All posts filed under: BJP magazine

Ones to Watch 2019: Raphaël Barontini

Each year, British Journal of Photography presents its Ones To Watch – a selection of 19 emerging image-makers, chosen from a list of nearly 750 nominations. Collectively, they provide a window into where photography is heading, at least in the eyes of the curators, editors, agents, festival producers and photographers we invited to nominate. Every weekend throughout May, BJP-online is sharing profiles of the 19 photographers, originally published in the magazine. Discover more here. The title of his 2018 solo exhibition in Istanbul, Tapestry from an Asteroid, evokes the breadth of influences and otherworldly quality of French artist Raphaël Barontini’s work. His assemblages combine icons of classical painting with photographic fragments, silkscreened images with digital printing, and monochrome images with bold splashes of colour, all of which is layered onto owing textiles. The images he creates in this way draw as much from the canon of art history as they do from a hallucinatory, fantasised and poetic future. While Barontini is not primarily a photographer, his works always integrate photographic elements. “Photography is a constant and …

2019-05-11T11:16:10+01:00

Ones to Watch 2019: Aishwarya Arumbakkam

Each year, British Journal of Photography presents its Ones To Watch – a selection of 19 emerging image-makers, chosen from a list of nearly 750 nominations. Collectively, they provide a window into where photography is heading, at least in the eyes of the curators, editors, agents, festival producers and photographers we invited to nominate. Every weekend throughout May, BJP-online is sharing profiles of the 19 photographers, originally published in the magazine. Discover more here. A visual poem. A modern interpretation of mythologies. A record of human greed and loss. Each of these expressions could be used to describe Aishwarya Arumbakkam’s work, ka Dingiei, which considers the reverberations of mining near the Khasi community of Lama Punji in Bangladesh. But on their own, they would not do it justice. The mostly staged ethereal black-and-white photographs take us on “a journey across time and space in which mythology and the otherworldly converge with the everyday, in order to understand the power of the social documentary as art and activism,” describes Rahaab Allana, curator of the Alkazi Foundation for …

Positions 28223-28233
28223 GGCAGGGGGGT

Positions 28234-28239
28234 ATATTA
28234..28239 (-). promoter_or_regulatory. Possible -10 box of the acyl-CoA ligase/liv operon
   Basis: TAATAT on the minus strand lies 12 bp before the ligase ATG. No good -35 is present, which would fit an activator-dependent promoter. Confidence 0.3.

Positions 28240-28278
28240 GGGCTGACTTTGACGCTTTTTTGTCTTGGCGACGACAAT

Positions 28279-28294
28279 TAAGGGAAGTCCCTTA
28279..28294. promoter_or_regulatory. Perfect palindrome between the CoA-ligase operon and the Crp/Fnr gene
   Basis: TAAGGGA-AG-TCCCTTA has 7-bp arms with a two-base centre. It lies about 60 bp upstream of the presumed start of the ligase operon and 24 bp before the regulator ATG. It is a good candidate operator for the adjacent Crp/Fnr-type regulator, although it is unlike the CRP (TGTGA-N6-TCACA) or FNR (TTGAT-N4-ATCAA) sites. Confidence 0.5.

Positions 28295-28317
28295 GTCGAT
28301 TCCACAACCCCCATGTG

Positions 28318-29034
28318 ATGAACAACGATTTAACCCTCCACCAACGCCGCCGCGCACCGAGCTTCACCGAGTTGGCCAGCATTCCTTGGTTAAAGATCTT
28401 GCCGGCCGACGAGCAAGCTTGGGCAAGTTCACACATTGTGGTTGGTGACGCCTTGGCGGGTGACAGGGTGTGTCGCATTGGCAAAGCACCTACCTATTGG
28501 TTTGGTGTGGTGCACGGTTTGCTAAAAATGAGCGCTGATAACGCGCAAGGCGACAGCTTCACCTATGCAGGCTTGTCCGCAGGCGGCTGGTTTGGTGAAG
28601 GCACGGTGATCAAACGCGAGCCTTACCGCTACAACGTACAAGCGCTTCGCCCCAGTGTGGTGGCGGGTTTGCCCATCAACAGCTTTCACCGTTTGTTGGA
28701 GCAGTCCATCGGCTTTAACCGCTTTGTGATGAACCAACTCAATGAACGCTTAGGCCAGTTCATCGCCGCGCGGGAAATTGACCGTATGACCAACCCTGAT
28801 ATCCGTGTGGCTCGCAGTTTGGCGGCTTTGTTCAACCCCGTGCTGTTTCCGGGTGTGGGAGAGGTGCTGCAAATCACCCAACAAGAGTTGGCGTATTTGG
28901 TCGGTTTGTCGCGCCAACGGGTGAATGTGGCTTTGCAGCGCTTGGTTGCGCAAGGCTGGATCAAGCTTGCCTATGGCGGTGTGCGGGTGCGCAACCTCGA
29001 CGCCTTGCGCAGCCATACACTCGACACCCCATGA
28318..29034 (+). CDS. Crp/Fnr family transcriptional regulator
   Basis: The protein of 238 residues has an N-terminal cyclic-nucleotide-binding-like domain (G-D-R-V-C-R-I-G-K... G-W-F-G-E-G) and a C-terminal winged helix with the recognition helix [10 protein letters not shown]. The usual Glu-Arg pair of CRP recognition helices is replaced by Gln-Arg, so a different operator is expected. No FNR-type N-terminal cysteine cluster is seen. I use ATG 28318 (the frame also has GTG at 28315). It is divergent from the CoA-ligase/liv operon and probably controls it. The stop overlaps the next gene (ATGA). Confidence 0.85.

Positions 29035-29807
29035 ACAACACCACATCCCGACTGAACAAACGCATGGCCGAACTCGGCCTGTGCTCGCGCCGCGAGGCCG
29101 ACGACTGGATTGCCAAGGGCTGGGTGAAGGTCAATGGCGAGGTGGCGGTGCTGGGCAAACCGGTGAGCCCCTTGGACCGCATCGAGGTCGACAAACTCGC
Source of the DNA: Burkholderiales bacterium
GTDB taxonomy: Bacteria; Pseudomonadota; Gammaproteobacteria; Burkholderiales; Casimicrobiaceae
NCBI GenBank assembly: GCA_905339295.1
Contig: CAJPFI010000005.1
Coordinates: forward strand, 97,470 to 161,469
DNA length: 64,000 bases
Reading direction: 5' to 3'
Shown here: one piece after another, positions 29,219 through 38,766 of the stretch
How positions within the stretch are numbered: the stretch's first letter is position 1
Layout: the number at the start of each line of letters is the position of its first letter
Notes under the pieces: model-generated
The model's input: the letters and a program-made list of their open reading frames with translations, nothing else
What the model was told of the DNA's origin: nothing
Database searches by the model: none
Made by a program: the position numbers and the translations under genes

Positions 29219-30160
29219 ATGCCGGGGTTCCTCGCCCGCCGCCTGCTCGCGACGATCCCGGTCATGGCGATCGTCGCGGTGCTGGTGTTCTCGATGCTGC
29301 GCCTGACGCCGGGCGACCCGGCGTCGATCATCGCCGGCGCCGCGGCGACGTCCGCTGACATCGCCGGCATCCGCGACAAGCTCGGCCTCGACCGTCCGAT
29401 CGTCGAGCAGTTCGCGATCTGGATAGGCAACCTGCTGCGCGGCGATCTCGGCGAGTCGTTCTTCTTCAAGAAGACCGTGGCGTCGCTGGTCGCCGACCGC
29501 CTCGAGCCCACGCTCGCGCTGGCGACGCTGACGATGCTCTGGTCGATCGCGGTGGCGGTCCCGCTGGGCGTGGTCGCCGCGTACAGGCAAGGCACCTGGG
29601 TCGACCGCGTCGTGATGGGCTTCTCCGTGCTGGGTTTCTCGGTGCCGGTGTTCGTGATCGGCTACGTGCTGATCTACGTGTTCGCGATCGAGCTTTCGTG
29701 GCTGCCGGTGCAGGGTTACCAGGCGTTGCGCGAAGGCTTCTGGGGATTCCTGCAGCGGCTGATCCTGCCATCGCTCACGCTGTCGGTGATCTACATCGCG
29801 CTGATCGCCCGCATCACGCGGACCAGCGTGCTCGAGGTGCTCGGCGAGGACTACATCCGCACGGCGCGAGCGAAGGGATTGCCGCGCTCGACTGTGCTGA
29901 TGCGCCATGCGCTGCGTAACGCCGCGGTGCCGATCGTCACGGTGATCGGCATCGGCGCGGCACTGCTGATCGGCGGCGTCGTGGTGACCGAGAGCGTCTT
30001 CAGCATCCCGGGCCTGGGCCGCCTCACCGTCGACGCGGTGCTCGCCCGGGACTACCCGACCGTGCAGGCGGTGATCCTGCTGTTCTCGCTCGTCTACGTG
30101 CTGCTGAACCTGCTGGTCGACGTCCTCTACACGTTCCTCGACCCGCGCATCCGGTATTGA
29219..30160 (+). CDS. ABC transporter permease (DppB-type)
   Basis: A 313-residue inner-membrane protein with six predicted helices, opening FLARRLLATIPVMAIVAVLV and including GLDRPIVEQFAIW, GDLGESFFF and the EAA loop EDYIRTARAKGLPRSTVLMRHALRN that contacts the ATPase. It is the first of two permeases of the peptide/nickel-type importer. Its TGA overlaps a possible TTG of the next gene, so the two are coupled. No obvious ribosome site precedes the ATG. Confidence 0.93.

2019-05-14T10:47:50+01:00

Ones to Watch 2019: Valentine Bo

Each year, British Journal of Photography presents its Ones To Watch – a selection of 19 emerging image-makers, chosen from a list of nearly 750 nominations. Collectively, they provide a window into where photography is heading, at least in the eyes of the curators, editors, agents, festival producers and photographers we invited to nominate. Every weekend throughout May, BJP-online is sharing profiles of the 19 photographers, originally published in the magazine. Discover more here. A tiny, naked newborn floats in a pale red liquid, suspended at the top of a test tube, clamped and attached to a condenser of sorts. It is a stressful image, but the baby in the test tube is, in fact, sculpted from polymer clay and painted with acrylic paint to imitate the pigment of human skin, in water dyed with food colouring. “I like how the image doesn’t look literal,” says photographer and artist, Valentine Bo. “It develops a sense of duality and raises more questions than it does answers.” This is true of many of the Ukrainian’s photographs from …

2019-05-10T13:17:27+01:00

Any Answers: Arwed Messmer

In RAF – No Evidence, shortlisted for the Deutsche Börse Photography Foundation Prize, Arwed Messmer examines the rise of the Baader-Meinhof Group, from student protests to the cataclysmic events of the ‘German Autumn’ of 1977, using state archives as his source material. Employing a similar methodology, previous works have focused on police surveillance (Berlin, 1966-70), a famous kidnap (Cell), and failed escapes from the GDR (Reenactment MfS) – all exploring recent events to “create new ways of reading images” as historical documents. In this Any Answers, originally published in issue #7882 of British Journal of Photography magazine, Messmer considers his practice in context of his country’s history – I was an avid teenage trainspotter. I needed photography to ‘collect’ and document all the locomotives. My entry point was very functional at first, and it was only later that I developed an artistic interest in the medium. But I was producing the same kind of images that I focus on today. Without that intensive period, I’d probably have a different focus. Travelling through East and West …

2019-05-09T11:59:04+01:00

BJP Staff